I consider myself a Christian. If I’ve never mentioned that to you before, it’s probably because I’m afraid of your preconceived notions about that word – many of which are very fair.
People who claim to be Christians have at various times been responsible for some of the most racist, disgustingly homophobic, and tragically violent acts of the past year. The word ‘Christian’ is too often associated with an us versus them mentality that seeks to exclude rather than include. It’s become about a culture, instead of about a person–a man who who always sought to help those whom society considered outsiders.
No wonder I have a hard time talking about faith in a public forum. The crazies have conscripted and twisted Christianity to the point where it’s unrecognizable to me. My faith has been hijacked.
But the thing is, this hasn’t only happened to me. It’s happened to thousands of Muslims who in the past decade have seen their faith associated with the worst possible face of humanity. The extremists who executed those terrible acts 10 years ago today represent only a tiny portion of Muslims, and yet Islam itself has had a target on its back, put there by – there it is again – Christians in this country who are driven more by fear than by reason; more by pundits than the words of Jesus.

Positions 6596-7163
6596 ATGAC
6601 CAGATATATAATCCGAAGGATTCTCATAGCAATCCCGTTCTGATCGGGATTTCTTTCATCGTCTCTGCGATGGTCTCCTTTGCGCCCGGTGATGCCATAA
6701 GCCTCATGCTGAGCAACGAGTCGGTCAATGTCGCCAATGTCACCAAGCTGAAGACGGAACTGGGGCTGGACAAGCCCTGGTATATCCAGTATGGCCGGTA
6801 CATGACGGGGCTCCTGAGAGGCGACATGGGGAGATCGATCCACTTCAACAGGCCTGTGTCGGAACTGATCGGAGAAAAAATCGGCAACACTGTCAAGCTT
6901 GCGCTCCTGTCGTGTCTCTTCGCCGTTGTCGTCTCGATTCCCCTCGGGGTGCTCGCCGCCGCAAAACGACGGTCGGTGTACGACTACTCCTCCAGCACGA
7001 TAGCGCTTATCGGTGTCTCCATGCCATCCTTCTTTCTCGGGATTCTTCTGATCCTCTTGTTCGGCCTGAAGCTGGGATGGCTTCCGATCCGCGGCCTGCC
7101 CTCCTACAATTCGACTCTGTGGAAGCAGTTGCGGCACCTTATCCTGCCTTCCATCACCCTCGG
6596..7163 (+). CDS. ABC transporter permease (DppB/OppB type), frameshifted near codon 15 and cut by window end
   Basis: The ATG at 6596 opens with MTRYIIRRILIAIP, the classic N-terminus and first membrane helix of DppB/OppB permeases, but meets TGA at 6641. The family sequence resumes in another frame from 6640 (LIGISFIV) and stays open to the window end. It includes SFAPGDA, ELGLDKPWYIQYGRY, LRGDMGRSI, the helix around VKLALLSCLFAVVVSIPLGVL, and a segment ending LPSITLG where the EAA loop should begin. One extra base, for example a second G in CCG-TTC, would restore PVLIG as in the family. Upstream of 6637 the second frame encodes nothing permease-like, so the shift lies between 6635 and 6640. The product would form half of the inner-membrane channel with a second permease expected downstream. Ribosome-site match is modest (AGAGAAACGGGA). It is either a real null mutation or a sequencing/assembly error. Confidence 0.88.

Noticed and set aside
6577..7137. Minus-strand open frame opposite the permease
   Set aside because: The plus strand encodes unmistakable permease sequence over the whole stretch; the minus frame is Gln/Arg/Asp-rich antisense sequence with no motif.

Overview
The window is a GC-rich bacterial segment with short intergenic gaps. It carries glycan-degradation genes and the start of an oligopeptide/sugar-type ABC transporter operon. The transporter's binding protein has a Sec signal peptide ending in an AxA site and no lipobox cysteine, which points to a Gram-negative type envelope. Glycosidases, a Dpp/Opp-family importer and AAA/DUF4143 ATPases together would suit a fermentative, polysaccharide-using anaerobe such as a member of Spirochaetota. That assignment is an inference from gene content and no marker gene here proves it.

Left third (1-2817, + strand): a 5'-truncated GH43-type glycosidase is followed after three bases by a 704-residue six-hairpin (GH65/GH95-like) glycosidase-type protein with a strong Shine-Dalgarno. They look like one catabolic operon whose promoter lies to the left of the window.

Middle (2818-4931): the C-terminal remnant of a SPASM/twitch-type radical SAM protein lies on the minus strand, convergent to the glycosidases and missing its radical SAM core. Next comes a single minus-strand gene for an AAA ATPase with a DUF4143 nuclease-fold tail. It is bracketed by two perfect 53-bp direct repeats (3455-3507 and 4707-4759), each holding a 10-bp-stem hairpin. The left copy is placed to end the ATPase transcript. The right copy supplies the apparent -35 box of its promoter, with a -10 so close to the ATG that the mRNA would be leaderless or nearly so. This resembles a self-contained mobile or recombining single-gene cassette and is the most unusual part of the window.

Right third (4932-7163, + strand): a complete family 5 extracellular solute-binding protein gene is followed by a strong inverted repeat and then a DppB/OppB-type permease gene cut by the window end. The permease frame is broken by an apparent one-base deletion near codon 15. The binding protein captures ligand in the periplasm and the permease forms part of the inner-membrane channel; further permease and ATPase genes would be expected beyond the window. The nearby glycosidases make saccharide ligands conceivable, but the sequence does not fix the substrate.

On this anniversary of 9/11, I’m proud to say that the church we’ve been members of since moving to Chicago, the Evanston Vineyard, is participating in a September 11 Walk and Talk in Evanston. Members from Christian, Muslim and Jewish congregations throughout the city will walk side by side, not as a protest or a political statement, but simply to get to know one another and promote a common humanity. In my view, nothing could be a more fitting tribute to those lost.
I know I’ve opened up a bottle of worms here by talking about religion. But on this day of all days, and with the mood in this country, it seems appropriate to acknowledge that there are still people working towards a common good – whether they be called Christian, Muslim, or anything else.